Is Becta loosening Microsoft's grip on UK schools?

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Becta's massive school database interoperability project (SIF) will create huge opportunities for Open Source software companies.

Hitherto, competition in the school's database market has been minimal due to schools being locked-in to proprietary, non-interoperable software normally based on Microsoft MS-SQL.

Capita-SIMS, the powerful and dominant schools database provider, has been instructed by Becta to comply with the new interoperability framework. This move potentially opens up a large and growing market to solutions based on Open Source databases such as MySQL and PostgreSQL.

However, identifying commercial opportunities has been made difficult by the culture of secrecy which surrounds all Government IT projects and the lack of transparency of the procurement frameworks operated by Becta.

For example, the controversial Unique Learner Number (ULN) database, itself part of SIF, goes live in September 2008 but little was known about the project. That the ULN is a massive database listing pupils' academic lifetime achievement, was well known. But the Department for Children, Schools and Families (DCSF) suppressed Deloittes' interim report on the project and consequently little else was known.

As a result, we submitted a freedom of information request (FOI) to the DCSF about the ULN database and a number of interesting insights emerged:

  • The cost of the ULN so far is £20.5 million, the database of choice is Oracle and the project is being implemented by Logica. The Government’s confidence that it will be 'rock-solid secure' presumably reflects the brand strengths of the database vendor and implementation partner rather than based on any empirical evidence.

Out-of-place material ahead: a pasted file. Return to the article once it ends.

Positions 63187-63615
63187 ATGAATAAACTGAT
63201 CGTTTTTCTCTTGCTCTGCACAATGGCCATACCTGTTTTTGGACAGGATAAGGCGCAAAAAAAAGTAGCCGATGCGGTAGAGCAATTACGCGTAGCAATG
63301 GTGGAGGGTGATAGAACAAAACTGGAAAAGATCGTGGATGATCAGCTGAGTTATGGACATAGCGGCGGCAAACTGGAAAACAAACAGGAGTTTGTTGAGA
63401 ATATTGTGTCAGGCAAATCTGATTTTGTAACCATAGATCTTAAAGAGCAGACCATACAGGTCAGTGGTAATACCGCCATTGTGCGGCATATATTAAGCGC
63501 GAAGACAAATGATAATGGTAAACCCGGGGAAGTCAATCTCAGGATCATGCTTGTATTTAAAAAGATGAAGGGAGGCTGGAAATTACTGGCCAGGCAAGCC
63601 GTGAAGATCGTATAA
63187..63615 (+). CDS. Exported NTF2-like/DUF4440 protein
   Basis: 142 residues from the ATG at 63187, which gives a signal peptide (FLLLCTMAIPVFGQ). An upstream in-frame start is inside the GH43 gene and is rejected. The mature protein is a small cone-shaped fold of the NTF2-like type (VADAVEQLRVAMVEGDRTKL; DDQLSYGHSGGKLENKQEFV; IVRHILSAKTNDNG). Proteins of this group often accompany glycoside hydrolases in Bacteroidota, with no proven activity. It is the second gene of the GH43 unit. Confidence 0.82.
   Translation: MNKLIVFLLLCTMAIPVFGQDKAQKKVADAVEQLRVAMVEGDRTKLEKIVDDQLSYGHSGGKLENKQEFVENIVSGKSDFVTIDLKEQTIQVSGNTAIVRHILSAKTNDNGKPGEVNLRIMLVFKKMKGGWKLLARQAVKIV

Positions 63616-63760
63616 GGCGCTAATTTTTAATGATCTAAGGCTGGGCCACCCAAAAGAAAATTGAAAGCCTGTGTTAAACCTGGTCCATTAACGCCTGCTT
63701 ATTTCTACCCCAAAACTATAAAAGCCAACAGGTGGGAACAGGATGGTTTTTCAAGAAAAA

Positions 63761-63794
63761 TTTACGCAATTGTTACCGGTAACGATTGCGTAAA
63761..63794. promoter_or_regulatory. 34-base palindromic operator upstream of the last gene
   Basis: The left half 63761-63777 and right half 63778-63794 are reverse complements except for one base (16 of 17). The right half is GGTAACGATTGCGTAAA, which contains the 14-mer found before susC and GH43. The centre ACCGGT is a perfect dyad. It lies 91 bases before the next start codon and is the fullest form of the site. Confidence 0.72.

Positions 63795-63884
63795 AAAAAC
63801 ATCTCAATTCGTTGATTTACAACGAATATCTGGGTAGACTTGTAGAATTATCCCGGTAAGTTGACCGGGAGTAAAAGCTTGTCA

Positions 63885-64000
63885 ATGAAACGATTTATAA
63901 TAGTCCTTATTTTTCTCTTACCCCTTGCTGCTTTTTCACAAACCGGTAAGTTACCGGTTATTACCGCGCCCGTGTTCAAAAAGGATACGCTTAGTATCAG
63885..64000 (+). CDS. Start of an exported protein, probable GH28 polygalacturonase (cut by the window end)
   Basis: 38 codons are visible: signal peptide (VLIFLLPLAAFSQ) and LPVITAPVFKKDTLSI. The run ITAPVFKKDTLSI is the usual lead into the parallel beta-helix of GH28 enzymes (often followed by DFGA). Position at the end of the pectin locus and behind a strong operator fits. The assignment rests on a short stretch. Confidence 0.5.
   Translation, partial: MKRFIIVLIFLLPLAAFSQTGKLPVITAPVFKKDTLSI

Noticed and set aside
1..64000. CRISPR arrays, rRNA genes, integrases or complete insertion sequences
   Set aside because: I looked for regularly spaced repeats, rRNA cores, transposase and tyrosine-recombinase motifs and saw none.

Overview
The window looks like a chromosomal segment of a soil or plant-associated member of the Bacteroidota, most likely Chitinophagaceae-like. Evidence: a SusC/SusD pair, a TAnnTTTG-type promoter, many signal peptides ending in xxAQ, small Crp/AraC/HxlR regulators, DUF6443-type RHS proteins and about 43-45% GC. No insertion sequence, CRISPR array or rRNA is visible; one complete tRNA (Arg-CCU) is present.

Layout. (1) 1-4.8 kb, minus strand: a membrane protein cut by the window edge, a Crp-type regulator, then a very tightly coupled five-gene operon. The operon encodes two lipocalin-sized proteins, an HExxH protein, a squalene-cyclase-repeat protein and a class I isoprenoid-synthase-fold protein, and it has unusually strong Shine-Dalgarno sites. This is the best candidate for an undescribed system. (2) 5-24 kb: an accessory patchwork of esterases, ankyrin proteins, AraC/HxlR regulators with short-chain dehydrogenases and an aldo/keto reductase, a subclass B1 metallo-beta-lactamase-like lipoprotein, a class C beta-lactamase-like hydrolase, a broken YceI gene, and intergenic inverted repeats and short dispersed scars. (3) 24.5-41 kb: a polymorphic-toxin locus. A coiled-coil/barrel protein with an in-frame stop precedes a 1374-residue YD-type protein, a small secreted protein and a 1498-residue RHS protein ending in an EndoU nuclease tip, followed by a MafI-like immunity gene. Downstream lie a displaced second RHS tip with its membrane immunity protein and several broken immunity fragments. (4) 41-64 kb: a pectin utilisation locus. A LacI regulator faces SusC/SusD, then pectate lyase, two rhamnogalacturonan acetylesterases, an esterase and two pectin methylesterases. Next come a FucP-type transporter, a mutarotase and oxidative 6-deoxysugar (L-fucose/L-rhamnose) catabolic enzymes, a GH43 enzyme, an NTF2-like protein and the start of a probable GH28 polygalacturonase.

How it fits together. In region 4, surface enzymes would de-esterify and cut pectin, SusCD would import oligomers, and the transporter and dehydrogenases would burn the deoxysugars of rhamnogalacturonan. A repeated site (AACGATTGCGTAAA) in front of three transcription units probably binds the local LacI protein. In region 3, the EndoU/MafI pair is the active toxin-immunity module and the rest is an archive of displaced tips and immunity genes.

• The Unique Learner Number will not apply to students at Independent schools (unless they sign up to specific 16-19 Modules) and, in the future, registration will only be optional for Independent schools.
  • Students will be allowed to edit incorrect entries but not to delete entries.
  • All Local Authorities have been instructed to include ULN's in their databases for Autumn 2008.

Moving away from Microsoft SQL

The school database market has been a closed shop for many years. Products from Capita and Serco, both based on MS-SQL, account for well over 90% of market share. In the case of Capita-SIMS.net, not only does it use Microsoft SQL , requires schools to use MS Office 2003 and has a MS IIS web server but it also has a non-interoperable API.

Such technology lock-in has been a block to free and fair competition for many years. Now, as a result of the SIF project funded by Becta, interoperability means that the Open Source technologies such as PostgreSQL, MySQL, Apache and PHP can be used to compete for public business on a level playing field.

Interoperability does not favour Open Source or proprietary software one way or another. Logica are using Oracle for the ULN which is of course proprietary software. But what it does mean is that Open Source solutions can compete with proprietary solutions just as effectively as they do now in the business sector.

Procurement restriction

Whilst the SIF project opens up the database market in schools, albeit late in the day when the system has reached a near monopoly, Becta's procurement framework still remain a major obstacle to Open Source companies.

Becta's approved list of suppliers is still limited to a narrow clique of established ICT providers. Without real competition from agile, innovative newcomers UK schools will always be victims to inflated pricing and poor quality service.

Summary

The Unique Learner Number ascribed to all state-educated students represents the first project in a series of UK Government initiatives to integrate databases of personal data. Our FOI has shown how seriously industry exemplar standards are taken by the Government. Key to success in their endeavour is the term “interoperability” which carries the mandate that education database frameworks be able to exchange information in a standardised way.

The consequence is that the closed systems currently dominating school databases will open to competition. Free Open Source companies are well placed to offer effective solutions. The challenge is to push for open transparent processes for tender that will enable Open Source companies to transfer their success in industry to the Public Sector.